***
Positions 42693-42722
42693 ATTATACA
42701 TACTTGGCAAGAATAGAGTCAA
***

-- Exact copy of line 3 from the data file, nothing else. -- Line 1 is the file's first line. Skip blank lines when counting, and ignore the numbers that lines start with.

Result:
42701 TACTTGGCAAGAATAGAGTCAA